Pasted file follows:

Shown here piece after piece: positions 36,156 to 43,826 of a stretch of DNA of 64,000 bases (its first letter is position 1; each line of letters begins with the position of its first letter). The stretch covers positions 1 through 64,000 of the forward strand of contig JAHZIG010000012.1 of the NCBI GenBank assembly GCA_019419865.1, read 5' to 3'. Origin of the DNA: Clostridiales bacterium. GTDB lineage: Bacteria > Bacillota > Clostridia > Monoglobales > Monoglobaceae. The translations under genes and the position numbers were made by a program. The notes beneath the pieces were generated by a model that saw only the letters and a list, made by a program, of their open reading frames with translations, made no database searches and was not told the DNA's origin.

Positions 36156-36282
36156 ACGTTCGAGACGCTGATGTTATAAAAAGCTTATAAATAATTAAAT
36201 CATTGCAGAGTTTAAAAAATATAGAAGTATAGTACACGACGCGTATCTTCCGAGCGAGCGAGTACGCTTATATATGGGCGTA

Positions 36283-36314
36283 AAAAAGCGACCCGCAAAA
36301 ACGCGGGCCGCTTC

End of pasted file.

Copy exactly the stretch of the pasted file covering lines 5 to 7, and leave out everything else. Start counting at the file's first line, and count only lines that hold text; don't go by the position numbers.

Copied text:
Positions 36283-36314
36283 AAAAAGCGACCCGCAAAA
36301 ACGCGGGCCGCTTC